For President Donald Trump, his ongoing battle with the New York Times is personal — he just wants a good story about him from the big newspaper in the city where he grew up.
Trump sat down for an interview on Thursday with Times journalists Maggie Haberman and Peter Baker as well as the newspaper’s publisher, A.G. Sulzberger. Trump had initially requested an off-the-record meeting with Sulzberger, but the publisher declined, saying he would only agree to an on-the-record interview with Times reporters.
Haberman and Baker conducted most of the interview, but Sulzberger specifically decided to press Trump on his attacks on the media. The president, who often declares what he calls the “fake news” to be the “enemy of the people,” defended his stance that he is often treated unfairly by reporters. He took specific issue with a number of outlets, including the Times.
But what becomes clear through his comments, a transcript of which the Times published, is that Trump, who was born in Queens and spent his whole life in New York, just really craves the paper’s approval.
“I came up from Jamaica, Queens, Jamaica Estates, and I became president of the United States,” Trump said. “I’m sort of entitled to a great story from my — just one — from my newspaper.”
Trump often uses social media as a way around the media; he (often successfully) tries to shift the news cycle with a single tweet. In his Times interview, he bragged about his social media following but still indicated that, in his mind, it’s not the same as the write-up he wants in the New York Times.
Social media “gives you at least a voice,” he said. “That’s not — you know, the New York Times is the New York Times.”
At one point, when an aide tried to help wind down the conversation, telling Trump he had some important calls, he responded, “I’ll be in in a little while. What’s more important than the New York Times? Okay, nothing, nothing.”
Later in the interview, when White House press secretary Sarah Sanders tried to cut things off, Trump said if the Times treats him “fairly,” he’ll do more interviews. “We’ll do it a hundred times,” he said.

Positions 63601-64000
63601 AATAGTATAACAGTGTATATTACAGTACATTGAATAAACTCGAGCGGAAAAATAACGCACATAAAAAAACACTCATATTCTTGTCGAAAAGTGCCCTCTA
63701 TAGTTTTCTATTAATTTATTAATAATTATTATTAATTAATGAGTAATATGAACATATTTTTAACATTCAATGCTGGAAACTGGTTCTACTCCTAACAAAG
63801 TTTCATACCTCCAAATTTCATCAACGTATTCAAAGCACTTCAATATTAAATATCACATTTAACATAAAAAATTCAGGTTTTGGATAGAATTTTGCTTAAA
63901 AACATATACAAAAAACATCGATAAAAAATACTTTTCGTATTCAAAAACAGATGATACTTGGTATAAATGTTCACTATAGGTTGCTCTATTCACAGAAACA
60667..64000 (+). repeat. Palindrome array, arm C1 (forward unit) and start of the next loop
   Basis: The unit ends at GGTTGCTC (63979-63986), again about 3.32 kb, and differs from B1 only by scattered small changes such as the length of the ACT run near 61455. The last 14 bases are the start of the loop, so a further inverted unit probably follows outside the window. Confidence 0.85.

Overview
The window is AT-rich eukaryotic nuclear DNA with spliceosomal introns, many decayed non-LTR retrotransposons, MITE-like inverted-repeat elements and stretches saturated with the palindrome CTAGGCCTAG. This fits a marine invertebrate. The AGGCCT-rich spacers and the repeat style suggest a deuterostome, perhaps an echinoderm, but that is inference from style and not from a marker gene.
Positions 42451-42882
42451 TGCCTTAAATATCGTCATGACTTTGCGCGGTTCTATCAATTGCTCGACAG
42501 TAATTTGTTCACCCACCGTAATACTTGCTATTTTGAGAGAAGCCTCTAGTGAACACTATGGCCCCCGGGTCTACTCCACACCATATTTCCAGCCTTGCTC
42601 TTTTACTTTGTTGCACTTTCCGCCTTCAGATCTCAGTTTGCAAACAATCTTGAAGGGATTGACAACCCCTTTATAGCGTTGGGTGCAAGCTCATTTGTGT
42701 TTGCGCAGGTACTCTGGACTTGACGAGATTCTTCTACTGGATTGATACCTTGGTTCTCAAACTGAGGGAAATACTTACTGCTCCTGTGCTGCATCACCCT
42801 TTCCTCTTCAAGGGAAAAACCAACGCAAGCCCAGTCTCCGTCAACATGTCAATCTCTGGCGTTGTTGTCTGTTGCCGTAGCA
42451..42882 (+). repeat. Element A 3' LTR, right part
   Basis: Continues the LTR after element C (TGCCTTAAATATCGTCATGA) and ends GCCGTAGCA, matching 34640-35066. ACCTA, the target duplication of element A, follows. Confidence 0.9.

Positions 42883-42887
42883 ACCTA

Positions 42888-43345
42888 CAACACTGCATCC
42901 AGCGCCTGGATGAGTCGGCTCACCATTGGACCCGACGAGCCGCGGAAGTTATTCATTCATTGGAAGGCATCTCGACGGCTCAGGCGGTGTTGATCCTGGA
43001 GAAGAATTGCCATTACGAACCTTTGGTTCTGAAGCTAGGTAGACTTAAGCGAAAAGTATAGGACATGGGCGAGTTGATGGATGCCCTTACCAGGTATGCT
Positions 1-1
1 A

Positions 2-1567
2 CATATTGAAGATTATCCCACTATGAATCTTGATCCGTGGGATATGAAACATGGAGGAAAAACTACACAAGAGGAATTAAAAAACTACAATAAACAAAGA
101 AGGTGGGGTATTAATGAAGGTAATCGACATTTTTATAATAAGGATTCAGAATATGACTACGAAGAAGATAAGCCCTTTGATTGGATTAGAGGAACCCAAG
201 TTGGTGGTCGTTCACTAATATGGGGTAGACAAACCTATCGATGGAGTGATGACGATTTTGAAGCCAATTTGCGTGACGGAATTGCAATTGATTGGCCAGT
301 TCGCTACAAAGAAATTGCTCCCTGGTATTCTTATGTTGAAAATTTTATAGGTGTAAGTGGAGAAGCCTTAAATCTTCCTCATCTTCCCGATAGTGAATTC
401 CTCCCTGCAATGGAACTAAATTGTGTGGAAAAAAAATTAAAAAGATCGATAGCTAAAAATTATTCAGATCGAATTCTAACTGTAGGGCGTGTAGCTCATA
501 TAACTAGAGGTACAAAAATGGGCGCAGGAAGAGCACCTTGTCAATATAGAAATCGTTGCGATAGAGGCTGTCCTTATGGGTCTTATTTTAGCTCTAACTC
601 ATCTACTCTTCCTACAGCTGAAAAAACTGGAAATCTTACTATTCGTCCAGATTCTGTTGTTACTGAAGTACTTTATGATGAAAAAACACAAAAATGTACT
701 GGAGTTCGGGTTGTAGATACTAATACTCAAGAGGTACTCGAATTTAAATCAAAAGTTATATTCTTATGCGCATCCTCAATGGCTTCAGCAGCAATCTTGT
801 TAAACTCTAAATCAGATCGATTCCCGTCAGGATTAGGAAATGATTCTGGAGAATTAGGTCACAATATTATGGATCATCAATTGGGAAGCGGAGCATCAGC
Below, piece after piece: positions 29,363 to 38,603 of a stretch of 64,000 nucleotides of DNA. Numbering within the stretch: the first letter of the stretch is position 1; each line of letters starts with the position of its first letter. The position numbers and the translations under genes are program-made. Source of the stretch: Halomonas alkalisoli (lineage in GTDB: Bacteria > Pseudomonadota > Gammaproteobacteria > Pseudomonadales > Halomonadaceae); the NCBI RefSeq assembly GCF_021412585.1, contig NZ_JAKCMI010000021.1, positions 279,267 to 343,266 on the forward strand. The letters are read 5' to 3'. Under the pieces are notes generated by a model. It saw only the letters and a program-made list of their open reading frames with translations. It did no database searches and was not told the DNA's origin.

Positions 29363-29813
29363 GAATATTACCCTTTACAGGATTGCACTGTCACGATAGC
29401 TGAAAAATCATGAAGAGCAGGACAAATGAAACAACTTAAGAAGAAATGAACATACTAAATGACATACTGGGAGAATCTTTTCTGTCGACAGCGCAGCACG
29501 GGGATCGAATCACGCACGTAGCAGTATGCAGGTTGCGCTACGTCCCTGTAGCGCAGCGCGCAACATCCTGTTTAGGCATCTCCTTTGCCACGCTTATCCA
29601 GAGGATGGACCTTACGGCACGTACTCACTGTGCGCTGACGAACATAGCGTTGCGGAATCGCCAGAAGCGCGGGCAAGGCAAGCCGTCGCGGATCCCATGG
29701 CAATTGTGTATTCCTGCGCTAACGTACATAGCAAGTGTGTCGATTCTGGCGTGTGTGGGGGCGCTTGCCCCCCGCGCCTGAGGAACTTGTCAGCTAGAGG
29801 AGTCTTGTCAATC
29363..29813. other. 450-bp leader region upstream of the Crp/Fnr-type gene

Trump doesn’t think the New York Times is failing. He thinks it’s failing to give him credit where credit is due.
Trump has for years derided the “failing New York Times” in the media, on the campaign trail, and on Twitter. He often claims that stories about him are false and unfairly slanted.
Yet he keeps on talking to them.
He’s called out Haberman and Baker directly on Twitter, but during his Thursday sit-down, his exchanges with them seemed largely calm and familiar.
He brought up Baker’s book on former President Barack Obama, telling him it was a “very good book,” albeit not about “my favorite person.” When Haberman pointed out that sometimes Trump calls Times coverage inaccurate when it is, in fact, accurate, he said they sometimes miss “little things,” like his routine for watching television. At one point, they all joked about exchanging phone numbers:
Trump said that he’s “very busy” but speculated that if a subject of someone’s reporting doesn’t get back to them, maybe they would “be inclined to do bad stories.”
This is not, generally, how journalism works. Journalists often reach out to the subjects of their reporting to give them a chance to respond to their reporting. But whether someone calls back does not determine whether a story is “good” or “bad.”
But the somewhat relaxed nature of their exchanges, per the transcripts, show that a lot of Trump’s derision of the press is performative. He knows it plays well with his base — and with a lot of voters who are distrustful of the news — and that it’s easier to declare a negative story as false than to accept it and explain what’s going on.
Of course, the stakes are high: Violence against journalists is a very real thing all over the world, and the leader of the United States, which is supposed to be an advocate of free speech and press, constantly attacking media has real-life consequences. Trump said he wants to be a defender of free press but went back to complaining about bad coverage of him. He outlined what he saw as his accomplishments, in real time trying to convince the reporters to do that positive story he so craves.
Trump seems to understand the media game — long before arriving at the White House, he was spinning reporters, even as his own fake spokesperson, to try to get good stories out there.
“You’ve been dealing with the press longer than I’ve been in it, longer than he’s been in it. Longer than Peter’s been in it,” Haberman told Trump.
“I hate to hear that,” he said.
“That’s a long time,” she responded.
“Let me look at a mirror,” he joked.
Trump thrives on media attention, good and bad — and the press has largely given it to him. But the Queens guy has got his eye on a glowing write-up from the New York Times.
“I became president and I didn’t have a good story,” Trump said.
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